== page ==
The horrendous cost of a plate of food

It is a crisis of catastrophic proportions, but it is hardly mentioned in the media. Millions of people in South Sudan are threatened by starvation. Aid organisations of the New Apostolic Church are doing their share to help alleviate some of the suffering.

Mark Lowcock, Under Secretary General for Humanitarian Affairs and Emergency Relief Coordinator, briefed the Security Council on the situation in South Sudan on 7 December 2017. Two million people have fled the country. Seven million people—that is, almost two thirds of the remaining population—need humanitarian aid. Some 1.25 million people are currently in the emergency phase and are experiencing food insecurity. This newest development in the devastating conflict that has been rocking South Sudan is getting little press coverage.

“The poster of the starving child with a tear in its eye and a fly on its forehead has long since disappeared from the media. In South Sudan, however, this picture is once again a reality,” NAK-karitativ says in its latest report which was published just a few days ago. “Millions of children are threatened by hunger. Food shortages and horrendous prices are driving mothers to despair.” The New Apostolic aid organisation is now planning to provide daily meals in schools.

A full belly first

From 2008 to 2012 NAK-karitativ together with the New Apostolic Church Lower Saxony (Germany) and South Sudan built a kindergarten and an elementary school in Juba, the capital. This was followed by a water treatment system for the school and a medical station. A secondary school is currently being built and will be completed in 2018.

In addition, more basic aid was needed and provided. In 2016 and 2017, for example, in a joint effort with the aid organisation of the New Apostolic Church Southern Germany, food parcels were distributed to the families of the approximately 800 pupils. School meals at irregular intervals helped alleviate the greatest hunger.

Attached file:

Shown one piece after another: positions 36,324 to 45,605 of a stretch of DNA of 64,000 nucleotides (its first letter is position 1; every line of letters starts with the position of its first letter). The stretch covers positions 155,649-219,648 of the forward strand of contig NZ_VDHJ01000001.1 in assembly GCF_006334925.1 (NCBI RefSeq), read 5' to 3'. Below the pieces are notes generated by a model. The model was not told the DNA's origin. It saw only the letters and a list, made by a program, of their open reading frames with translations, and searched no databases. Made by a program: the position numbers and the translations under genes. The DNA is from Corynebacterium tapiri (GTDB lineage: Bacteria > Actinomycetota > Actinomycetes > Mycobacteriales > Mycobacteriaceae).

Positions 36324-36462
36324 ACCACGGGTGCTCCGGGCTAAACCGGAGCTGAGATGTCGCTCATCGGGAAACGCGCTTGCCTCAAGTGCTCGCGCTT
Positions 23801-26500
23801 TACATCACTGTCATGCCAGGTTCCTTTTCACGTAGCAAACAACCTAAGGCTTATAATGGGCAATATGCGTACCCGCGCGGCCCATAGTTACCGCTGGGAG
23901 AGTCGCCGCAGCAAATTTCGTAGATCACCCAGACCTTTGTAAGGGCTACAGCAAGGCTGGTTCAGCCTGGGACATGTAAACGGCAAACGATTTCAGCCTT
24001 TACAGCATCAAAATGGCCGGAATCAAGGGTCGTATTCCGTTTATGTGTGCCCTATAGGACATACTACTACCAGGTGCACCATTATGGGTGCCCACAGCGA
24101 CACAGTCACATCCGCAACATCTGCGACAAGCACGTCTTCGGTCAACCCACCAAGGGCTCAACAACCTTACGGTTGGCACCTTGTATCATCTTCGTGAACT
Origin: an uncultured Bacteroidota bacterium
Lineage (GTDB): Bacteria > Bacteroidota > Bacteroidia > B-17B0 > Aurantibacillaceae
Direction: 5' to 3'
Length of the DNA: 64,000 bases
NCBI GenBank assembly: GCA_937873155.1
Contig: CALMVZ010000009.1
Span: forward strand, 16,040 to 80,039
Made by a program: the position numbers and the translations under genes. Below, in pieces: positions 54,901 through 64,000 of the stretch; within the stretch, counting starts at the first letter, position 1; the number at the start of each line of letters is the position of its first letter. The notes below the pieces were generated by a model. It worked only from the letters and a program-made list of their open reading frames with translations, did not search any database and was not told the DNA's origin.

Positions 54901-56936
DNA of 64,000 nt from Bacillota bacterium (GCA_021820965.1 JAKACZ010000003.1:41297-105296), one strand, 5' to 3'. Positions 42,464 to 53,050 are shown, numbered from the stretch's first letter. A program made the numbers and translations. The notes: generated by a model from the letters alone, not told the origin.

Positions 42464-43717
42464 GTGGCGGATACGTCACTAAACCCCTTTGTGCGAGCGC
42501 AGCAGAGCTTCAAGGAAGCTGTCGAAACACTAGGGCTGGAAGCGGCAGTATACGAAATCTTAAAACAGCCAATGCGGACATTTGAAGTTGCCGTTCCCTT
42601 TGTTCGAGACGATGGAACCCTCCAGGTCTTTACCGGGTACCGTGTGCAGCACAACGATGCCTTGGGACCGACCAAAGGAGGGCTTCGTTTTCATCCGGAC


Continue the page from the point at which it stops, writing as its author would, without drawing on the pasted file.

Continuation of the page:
School meals as emergency aid

“In the current situation, this ad hoc aid is no longer enough,” NAK-karitativ points out. Many families cannot even afford one meal a day. Even a simple bean stew costs more than a simple man earns on average in one day. Recently, David Beasley, Director of the World Food Programme, illustrated this with a striking comparison. “This is as if a New Yorker would have to pay 321 dollars for his simple lunch.”

Daily meals for the 805 pupils and twenty teachers will be introduced at the school for the time being. A new fundraising programme has been launched to raise funds for this. It is called Kindernothilfe (Emergency Aid for Children). Twelve euros, that is about 14 US dollars, are enough to feed a child for a month.

A joint effort to alleviate hunger

Besides NAK-karitativ, other New Apostolic aid organisations are also involved in alleviating hunger in South Sudan. Southern Germany’s aid organisation, Missionswerk, not only supported the school project but also Action contre la Faim (Action Against Hunger)—a global humanitarian organisation committed to ending hunger—which is also active in South Sudan.

And NAK-Humanitas from Switzerland did its share by donating to Médecins sans Frontières (Doctors Without Borders), which is working in Dadaab in Kenya, the world’s largest refugee camp. It has become home for displaced people from Somalia and South Sudan.

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Andreas Rother
South Sudan, Aid agencies, Social commitment